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3answers
352 views

Which is the right electron mass?

When particles mass can be changed by changing the website, then how to calculate with confidence? For example: Google: electron mass = 9.10938 188 × 10$^-31$ kilograms Wikipedia: electron mass ...
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150 views

The relation between mass and speed

Massless particles (or luxons) have no (rest) mass ($m = 0$) and a speed equal to the speed of light ($v = c$). Massive particles (or bradyons) have mass ($m > 0$) and a speed lower than the speed ...
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134 views

How can you explain objects of unequal masses falling at the same rate using GR?

Isn't gravity caused by the curvature of space-time, and the stronger it's curved the stronger the attraction? it makes more sense to me that if a heavier object is falling on earth it would fall ...
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1answer
115 views

Did the mass of the electrons went infinite in the experiment done by William Bertozzi in the 1960s?

it is impossible to accelerate a particle to a speed greater than c, no matter how much kinetic energy we give it In an experiment published in 1964, electrons were accelerated to a large voltage ...
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2answers
141 views

How is mass conserved when a muon decays?

A small disclaimer: I am a layperson and not a formal student of physics so forgive any glaring stupidity betrayed in the nature of the question. A muon is supposed to always decay into an electron ...
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4answers
155 views

Units about weight

We know that weight is measured in Newtons. Since, $weight= mass\times gravity$. What will be the units of Newton? Will that be $N = kg\times g$ ? But we always measure our weight using the unit $kg$! ...
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1answer
110 views

How to calculate the energy required to rotate a planet?

How to calculate the energy required to rotate a planet from non-rotating state? Say the planet is Venus with equally distributed mass of $4.8676 \times 10^{24}$ kg, and desired rate of 1 rotation per ...
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1answer
237 views

What gives the higgs boson mass? [duplicate]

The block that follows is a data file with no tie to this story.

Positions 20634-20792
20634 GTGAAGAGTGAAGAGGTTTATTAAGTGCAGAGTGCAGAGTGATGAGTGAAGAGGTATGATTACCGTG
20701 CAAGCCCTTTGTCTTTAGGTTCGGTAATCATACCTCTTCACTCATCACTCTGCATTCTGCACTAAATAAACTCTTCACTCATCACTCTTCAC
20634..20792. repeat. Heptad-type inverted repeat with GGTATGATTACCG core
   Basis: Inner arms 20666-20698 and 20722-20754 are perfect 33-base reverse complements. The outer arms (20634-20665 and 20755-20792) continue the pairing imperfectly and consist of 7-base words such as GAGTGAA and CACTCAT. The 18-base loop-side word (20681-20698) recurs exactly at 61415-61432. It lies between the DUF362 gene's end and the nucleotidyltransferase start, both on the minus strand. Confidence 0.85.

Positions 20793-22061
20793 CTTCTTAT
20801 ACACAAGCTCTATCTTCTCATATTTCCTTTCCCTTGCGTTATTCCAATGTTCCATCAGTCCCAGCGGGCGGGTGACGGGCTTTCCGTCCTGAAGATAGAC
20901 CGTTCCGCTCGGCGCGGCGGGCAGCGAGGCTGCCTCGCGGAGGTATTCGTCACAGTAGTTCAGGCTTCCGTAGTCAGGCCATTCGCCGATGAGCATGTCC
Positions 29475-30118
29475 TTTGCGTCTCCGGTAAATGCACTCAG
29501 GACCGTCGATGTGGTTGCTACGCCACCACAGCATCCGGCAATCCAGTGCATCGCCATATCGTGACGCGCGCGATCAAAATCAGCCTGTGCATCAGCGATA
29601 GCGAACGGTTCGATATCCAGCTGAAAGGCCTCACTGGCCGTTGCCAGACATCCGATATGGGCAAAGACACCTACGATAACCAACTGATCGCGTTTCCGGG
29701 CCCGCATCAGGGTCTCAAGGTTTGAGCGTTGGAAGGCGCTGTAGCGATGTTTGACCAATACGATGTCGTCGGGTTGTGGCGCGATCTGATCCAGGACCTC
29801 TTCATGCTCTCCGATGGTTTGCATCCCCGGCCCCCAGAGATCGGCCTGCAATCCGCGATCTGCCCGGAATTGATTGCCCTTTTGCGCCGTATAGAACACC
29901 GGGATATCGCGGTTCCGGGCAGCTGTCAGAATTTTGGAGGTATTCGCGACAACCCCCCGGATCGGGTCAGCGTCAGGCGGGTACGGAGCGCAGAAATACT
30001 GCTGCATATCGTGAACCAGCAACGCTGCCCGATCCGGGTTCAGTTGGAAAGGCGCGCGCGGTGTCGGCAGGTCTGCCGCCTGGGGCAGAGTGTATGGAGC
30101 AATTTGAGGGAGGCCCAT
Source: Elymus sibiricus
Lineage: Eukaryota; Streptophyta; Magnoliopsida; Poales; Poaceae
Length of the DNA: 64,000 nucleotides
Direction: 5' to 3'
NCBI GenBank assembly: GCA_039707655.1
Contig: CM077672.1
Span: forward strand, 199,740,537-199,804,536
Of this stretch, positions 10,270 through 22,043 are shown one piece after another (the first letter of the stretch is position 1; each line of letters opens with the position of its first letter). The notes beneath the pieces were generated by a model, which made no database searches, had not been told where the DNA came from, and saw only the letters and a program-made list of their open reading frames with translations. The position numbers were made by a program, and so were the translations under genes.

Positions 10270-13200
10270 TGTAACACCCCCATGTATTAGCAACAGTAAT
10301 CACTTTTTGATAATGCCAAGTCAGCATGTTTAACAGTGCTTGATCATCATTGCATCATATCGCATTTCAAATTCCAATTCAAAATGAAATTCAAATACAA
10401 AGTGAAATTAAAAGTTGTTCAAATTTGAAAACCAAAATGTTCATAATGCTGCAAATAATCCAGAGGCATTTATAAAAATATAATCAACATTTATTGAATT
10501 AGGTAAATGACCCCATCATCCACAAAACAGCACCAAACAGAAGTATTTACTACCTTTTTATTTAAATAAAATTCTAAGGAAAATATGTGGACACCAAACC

In light of the discovery of the Higgs boson. The Higgs Boson is a force particle which interacts with matter particles. My question is what does the Higgs Boson interact with to give itself mass.
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1answer
117 views

Is there a minimum mass is required for light to be noticeably bent?

The sun bends the trajectory of light slightly. And a black hole will bend the trajectory entirely. This is all dependent on the proximity to the source of gravity. For a given angle, is there some ...
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2answers
1k views

Does the mass of a car frame has any effect on its horsepower?

I want to know whether decreasing the mass of the frame of a car will increase its horsepower. From what I understand horsepower is a measure of the car's ability to transport load, and decreasing the ...
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1answer
50 views

Can you lift heavy objects in zero gravity? [closed]

I'm not someone who majored in physics and i never took the subject seriously when i was in school and im regretting that alot, there's so many things going in my mind that i cannot answer because i ...
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2answers
127 views

At relativistic speeds, how is an object's increased mass created and distributed?

This question says that, at relativistic speeds, an object's increased mass will result in increased weight or gravitational force. But if we have increased mass and corresponding gravitational ...
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2answers
93 views

Is a blackhole just a neutrino with much more mass?